Manitou Travis Single 1.5 Intrinsic Fork£650.00

Manitou have been on the back foot recently but things look set to change in a big way for 2007. For a start they've been bought by brake magnates Hayes, which means serious investment as well as a massive injection of bike industry and manufacturing experience.

BikeRadar score3.5/5

Manitou have been on the back foot recently but things look set to change in a big way for 2007. For a start they've been bought by brake magnates Hayes, which means serious investment as well as a massive injection of bike industry and manufacturing experience. UK super distributors Ultimate Pursuits have picked up representation in this country too, so you're likely to see Manitou in lots more shops and on more complete bikes.

We've just had our first drop of 2007 Manitou forks: R7, All-Mountain Minute and Relic, plus this Travis freeride fork.

The first thing you need to remember is that Manitou were the originators of the monster OnePointFive (1.5in) head tube concept, which finally seems to be gaining headway with freeride frame builders. Manitou were also the first to push single-crown fork travel beyond 6in, though, again, others have now followed. This means that we're dealing with a proven structure here at least, and while the 34mm legs and crown aren't quite as stiff as new benchmarks like the 40mm legged RockShox Totem, the fork steers and brakes tight enough to hit the turns and skinnies with confidence. At just shy of 3kg (2,944g to be exact) and with a long back catalogue of extreme rider use, we're not worried about its slam-down strength either.

The ride is super supple and linear from the box too, with even relatively light and polite riders shoving it through most of its travel on a regular basis. Spare ride kits are available from X-Soft to XFirm for dialling your ride.

Winding the compression on cuts obvious braking dive but doesn't seem to make a massive difference elsewhere. While loss of small bump traction and no spiking at higher shaft speeds is a good thing, we'd definitely like some sort of end stroke control for the bigger stuff. Rebound adjustment is subtle too, so be prepared to wind and wind before you find your sweet spot.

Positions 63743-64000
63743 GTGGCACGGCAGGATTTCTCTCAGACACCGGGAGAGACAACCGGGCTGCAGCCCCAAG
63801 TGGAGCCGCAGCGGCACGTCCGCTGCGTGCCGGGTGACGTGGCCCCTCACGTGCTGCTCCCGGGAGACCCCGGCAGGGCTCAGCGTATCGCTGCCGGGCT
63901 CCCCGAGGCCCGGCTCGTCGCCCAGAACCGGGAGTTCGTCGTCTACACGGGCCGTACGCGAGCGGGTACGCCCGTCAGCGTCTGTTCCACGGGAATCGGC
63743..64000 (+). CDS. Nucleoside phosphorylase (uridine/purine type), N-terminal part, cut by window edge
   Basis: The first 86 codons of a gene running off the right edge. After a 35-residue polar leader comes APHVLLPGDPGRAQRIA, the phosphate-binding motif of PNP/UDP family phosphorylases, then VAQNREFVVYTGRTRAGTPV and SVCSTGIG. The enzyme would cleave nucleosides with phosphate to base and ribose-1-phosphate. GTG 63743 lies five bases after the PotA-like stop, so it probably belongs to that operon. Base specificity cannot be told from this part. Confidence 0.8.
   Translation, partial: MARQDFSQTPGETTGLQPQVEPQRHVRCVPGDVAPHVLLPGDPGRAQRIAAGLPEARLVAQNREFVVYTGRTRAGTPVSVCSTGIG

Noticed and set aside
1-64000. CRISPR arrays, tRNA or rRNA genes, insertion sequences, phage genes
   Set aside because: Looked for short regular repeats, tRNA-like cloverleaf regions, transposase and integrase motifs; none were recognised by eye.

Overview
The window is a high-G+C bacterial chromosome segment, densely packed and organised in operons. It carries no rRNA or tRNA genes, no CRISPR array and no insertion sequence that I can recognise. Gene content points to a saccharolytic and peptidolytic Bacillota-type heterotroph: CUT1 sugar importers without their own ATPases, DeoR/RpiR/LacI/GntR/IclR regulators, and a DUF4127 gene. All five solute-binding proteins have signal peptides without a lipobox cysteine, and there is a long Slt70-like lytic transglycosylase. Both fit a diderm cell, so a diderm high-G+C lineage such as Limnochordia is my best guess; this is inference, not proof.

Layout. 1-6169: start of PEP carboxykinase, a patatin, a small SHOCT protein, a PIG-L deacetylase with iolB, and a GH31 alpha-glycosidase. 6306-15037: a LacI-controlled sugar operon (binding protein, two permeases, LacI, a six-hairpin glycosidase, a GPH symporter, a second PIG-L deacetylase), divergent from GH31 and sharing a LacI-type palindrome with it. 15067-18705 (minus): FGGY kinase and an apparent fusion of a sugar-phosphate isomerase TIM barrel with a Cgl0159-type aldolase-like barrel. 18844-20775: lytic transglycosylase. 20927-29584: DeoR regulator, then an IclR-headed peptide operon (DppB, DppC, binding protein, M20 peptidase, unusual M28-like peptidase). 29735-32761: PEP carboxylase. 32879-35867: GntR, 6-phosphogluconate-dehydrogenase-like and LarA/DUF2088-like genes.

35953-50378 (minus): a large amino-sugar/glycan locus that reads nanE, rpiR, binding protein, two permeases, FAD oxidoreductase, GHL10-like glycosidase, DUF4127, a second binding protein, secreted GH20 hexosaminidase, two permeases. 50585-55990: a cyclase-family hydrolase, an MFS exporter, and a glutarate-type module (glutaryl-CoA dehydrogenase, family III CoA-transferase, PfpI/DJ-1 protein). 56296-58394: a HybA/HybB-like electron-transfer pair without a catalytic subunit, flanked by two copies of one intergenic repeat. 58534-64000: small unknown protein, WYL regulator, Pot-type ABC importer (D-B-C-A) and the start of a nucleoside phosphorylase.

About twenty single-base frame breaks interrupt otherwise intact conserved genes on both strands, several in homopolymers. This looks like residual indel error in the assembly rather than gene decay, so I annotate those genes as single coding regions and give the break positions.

The Evil Genius seals are holding up, with no leaking or unpleasantness so far, though as we say, these are early days and we haven't gone full mental jacket on the fork yet.

If you're after more stroke, then the 203mm (8in) travel version is the same price, while the 150mm (6in) conventional 1 1/8in steerer tube version is only £450. The Triple Intrinsic twin-crown will set you back £750 if you're prepared to swap less steering freedom for increased stiffness.

Guy Kesteven

Freelance Writer, UK
Guy started filling his brain with cycle stats and steaming up bike shop windows back in 1980. He worked the other side of those windows from '89 while getting a degree in “describing broken things covered in mud" (archaeology). Dug historical holes in the ground through the early '90s, then became a pro bike tester in '97. Guy has ridden thousands of bikes and even more components the world over since then and can remember them all in vivid, haunting detail. Can't remember where the car keys are, though.
  • Age: 44
  • Height: 180cm / 5' 11"
  • Weight: 68kg / 150lb
  • Waist: 76cm / 30in
  • Chest: 91cm / 36in
  • Discipline: Strict sadomasochist
  • Preferred Terrain: Technical off-piste singletrack and twisted back roads. Up, down, along — so long as it's faster tfhan the last time he did it he's happy.
  • Current Bikes: An ever changing herd of test machines from Tri bikes to fat bikes and everything in between.
  • Dream Bike: His Nicolai Helius AM custom tandem
  • Beer of Choice: Theakston's Old Peculier (not Peculiar)
  • Location: Yorkshire, UK
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